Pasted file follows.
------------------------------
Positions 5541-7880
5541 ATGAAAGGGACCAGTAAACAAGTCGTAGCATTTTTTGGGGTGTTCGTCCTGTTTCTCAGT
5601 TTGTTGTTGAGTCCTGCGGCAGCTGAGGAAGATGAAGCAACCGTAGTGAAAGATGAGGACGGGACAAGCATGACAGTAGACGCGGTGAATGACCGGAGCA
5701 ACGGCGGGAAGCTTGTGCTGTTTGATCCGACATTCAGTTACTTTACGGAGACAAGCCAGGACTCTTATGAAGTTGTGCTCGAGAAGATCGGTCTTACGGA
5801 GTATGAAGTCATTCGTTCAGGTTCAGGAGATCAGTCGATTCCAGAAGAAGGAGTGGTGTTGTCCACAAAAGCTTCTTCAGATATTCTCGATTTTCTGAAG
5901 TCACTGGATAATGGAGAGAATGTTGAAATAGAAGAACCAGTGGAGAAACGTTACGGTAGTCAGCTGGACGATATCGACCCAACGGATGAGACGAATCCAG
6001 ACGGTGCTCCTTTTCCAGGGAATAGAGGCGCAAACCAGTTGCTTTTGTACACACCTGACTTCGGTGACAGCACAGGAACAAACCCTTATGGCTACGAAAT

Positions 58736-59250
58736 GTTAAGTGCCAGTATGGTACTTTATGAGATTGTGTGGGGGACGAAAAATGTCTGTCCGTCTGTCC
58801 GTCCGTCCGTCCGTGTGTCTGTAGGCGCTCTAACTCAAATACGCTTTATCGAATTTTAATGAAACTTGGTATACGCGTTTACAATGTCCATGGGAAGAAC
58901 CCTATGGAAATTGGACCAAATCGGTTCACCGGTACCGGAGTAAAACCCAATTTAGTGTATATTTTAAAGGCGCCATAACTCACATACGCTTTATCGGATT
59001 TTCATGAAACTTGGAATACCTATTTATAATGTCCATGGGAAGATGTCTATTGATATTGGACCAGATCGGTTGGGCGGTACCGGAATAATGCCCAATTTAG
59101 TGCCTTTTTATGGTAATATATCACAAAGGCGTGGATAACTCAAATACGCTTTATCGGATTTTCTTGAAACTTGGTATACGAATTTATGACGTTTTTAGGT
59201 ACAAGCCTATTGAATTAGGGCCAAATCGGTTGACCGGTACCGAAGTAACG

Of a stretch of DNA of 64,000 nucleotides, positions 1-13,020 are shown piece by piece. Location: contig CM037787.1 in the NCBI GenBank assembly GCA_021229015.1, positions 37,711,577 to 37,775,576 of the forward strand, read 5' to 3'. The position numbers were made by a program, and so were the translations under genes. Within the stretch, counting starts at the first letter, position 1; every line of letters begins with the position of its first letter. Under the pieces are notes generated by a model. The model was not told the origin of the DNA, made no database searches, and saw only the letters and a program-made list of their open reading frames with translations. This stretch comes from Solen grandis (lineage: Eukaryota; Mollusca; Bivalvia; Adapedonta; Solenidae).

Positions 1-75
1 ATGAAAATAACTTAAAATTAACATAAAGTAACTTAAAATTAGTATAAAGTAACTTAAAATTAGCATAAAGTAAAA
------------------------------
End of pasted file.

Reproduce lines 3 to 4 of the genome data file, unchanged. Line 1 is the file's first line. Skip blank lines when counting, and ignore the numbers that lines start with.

5601 TTGTTGTTGAGTCCTGCGGCAGCTGAGGAAGATGAAGCAACCGTAGTGAAAGATGAGGACGGGACAAGCATGACAGTAGACGCGGTGAATGACCGGAGCA
5701 ACGGCGGGAAGCTTGTGCTGTTTGATCCGACATTCAGTTACTTTACGGAGACAAGCCAGGACTCTTATGAAGTTGTGCTCGAGAAGATCGGTCTTACGGA